I grew up in Malaysia where getting lost in the jungle and monkeys were part of everyday life. As a 12-year-old, my parents would let me roam freely, I got used to my own company and the excitement of discovering things for myself – something that has never left me. To do that under my own steam was a great learning experience.
In my 20s, I worked for an aid program in Guatemala in the spectacular Cuchumatanes mountains for a year, building gravity-fed water systems for Mayan communities. I was amazed by the kindness and generosity of the people despite them having few possessions and suffering ongoing persecution. Their resilience in the face of incredible adversity always stuck with me.
In the 1990s I went to the Arctic to cross the island of Spitsbergen on foot. It was 500 kilometres of gruelling travel with a heavy sled, the bitter cold and the ever-present threat of polar bears. I did it pre-GPS with paper maps, a compass and a 308 rifle. The clear air, vast scale and the weight of my sled meant that I travelled incredibly slowly, which taught me humility and a patience I never knew I had.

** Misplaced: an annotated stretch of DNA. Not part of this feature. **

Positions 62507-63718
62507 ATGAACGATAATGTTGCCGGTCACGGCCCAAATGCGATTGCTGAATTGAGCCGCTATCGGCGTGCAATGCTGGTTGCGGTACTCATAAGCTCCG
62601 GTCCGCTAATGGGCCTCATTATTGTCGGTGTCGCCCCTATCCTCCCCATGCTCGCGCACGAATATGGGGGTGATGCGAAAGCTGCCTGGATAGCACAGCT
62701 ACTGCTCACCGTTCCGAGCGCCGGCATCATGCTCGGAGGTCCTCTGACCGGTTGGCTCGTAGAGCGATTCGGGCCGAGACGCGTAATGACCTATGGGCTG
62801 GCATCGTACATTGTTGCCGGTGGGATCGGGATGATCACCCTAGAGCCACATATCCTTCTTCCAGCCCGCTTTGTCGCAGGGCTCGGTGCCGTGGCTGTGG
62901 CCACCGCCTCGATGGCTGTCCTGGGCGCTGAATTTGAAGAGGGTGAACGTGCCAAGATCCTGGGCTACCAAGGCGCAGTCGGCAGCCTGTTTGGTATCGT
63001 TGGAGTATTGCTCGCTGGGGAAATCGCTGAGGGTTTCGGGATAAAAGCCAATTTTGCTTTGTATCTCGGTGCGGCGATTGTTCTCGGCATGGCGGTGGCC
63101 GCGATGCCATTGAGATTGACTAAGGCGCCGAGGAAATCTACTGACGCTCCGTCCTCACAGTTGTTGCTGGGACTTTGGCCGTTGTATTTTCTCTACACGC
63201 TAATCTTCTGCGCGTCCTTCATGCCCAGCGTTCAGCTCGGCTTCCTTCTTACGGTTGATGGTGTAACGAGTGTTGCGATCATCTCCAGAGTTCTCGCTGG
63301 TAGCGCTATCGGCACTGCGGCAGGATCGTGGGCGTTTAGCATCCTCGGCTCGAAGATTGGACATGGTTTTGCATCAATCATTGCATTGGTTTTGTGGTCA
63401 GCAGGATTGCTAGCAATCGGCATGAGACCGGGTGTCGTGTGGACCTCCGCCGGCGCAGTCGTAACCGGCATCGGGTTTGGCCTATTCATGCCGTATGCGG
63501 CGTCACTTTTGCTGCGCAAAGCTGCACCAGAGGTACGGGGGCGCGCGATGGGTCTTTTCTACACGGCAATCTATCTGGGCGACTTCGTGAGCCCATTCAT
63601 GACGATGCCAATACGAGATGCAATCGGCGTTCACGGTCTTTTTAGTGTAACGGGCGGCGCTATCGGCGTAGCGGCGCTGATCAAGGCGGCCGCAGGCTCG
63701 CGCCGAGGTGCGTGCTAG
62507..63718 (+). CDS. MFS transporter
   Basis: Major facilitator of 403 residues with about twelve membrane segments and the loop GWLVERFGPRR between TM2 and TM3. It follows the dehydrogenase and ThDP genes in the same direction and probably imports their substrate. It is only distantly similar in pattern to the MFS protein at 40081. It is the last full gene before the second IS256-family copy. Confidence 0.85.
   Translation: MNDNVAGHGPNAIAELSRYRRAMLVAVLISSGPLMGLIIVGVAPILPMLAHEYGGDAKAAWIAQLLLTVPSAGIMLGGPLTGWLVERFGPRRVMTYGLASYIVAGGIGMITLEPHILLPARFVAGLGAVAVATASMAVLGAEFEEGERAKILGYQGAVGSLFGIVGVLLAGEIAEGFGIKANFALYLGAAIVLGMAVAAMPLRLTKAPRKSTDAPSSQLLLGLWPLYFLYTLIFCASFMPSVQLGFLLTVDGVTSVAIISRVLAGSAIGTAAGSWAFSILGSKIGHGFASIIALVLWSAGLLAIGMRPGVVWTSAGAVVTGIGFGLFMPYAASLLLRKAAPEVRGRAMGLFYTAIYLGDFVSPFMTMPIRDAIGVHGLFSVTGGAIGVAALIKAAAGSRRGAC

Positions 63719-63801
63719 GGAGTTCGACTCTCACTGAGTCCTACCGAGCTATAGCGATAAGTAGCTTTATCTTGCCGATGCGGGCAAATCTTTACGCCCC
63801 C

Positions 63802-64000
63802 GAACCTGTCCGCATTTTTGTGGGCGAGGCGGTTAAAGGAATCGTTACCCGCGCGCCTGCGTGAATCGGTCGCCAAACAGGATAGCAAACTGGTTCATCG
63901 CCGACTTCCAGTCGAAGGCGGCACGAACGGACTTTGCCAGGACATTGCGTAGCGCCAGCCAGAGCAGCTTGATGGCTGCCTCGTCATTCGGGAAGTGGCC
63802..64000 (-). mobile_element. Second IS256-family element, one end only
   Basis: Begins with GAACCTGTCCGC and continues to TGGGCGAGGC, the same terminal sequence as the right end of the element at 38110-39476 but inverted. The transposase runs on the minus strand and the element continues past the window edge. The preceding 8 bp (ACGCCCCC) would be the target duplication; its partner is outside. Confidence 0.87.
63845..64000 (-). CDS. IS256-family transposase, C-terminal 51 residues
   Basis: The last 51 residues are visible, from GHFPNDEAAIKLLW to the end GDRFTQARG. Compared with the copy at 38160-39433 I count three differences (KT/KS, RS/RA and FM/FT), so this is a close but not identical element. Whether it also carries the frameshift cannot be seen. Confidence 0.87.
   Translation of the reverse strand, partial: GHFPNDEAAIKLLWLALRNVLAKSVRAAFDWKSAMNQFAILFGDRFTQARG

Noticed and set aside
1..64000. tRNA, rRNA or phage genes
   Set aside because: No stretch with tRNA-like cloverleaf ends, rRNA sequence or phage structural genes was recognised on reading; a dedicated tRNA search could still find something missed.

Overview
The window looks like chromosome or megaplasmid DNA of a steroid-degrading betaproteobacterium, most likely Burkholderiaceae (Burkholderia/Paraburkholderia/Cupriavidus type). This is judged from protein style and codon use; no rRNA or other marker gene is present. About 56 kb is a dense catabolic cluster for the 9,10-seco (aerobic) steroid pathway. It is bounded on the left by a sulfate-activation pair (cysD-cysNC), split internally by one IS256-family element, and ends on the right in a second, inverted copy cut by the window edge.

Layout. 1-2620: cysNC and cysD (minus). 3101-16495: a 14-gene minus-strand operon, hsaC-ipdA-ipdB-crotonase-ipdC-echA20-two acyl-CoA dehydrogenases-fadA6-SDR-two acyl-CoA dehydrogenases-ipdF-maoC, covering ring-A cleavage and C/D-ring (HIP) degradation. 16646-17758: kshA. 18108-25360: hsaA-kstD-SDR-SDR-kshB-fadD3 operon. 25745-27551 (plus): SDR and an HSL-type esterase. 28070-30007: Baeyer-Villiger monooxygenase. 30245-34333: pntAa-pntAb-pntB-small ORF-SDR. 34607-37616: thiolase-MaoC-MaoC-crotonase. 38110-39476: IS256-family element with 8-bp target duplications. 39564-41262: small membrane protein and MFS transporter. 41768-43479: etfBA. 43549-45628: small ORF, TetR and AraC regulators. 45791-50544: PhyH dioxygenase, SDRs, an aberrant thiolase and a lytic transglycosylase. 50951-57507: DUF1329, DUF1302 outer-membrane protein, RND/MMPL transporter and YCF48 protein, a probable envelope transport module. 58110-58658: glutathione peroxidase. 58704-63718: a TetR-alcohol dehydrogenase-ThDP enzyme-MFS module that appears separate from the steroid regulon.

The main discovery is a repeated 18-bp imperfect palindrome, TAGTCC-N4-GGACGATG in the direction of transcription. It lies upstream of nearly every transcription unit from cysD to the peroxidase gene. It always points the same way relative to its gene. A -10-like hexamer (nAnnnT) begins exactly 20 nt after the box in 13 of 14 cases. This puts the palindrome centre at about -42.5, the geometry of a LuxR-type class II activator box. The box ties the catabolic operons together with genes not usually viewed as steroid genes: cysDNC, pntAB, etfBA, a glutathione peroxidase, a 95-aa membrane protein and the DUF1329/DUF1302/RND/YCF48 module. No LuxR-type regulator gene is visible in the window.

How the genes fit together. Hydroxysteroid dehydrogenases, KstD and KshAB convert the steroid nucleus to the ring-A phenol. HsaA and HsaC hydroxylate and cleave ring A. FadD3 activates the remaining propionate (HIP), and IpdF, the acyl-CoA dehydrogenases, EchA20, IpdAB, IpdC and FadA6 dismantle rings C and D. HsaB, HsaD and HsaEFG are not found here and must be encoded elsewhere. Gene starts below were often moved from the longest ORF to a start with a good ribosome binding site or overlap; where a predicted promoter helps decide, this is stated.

Having been north, it was only logical that I should head south, and in 1999 I bid to be the first person to cross Antarctica on foot and unsupported. I reached the South Pole in 47 days pulling a 225-kilogram sled and scaring a scientist at the base working outside – he hadn’t expected anyone to be out there.
In 2013, I led the first retracing of polar explorer Sir Ernest Shackleton’s incredible journey of survival – sailing to the subantarctic island of South Georgia and climbing over its mountainous interior. I noticed South Georgia’s glaciers were melting fast due to climate change. South Georgia became the genesis behind my 25zero project, which uses melting tropical glaciers as an indicator for climate change. I now climb these mountains to highlight the urgent need for global action to prevent climate change.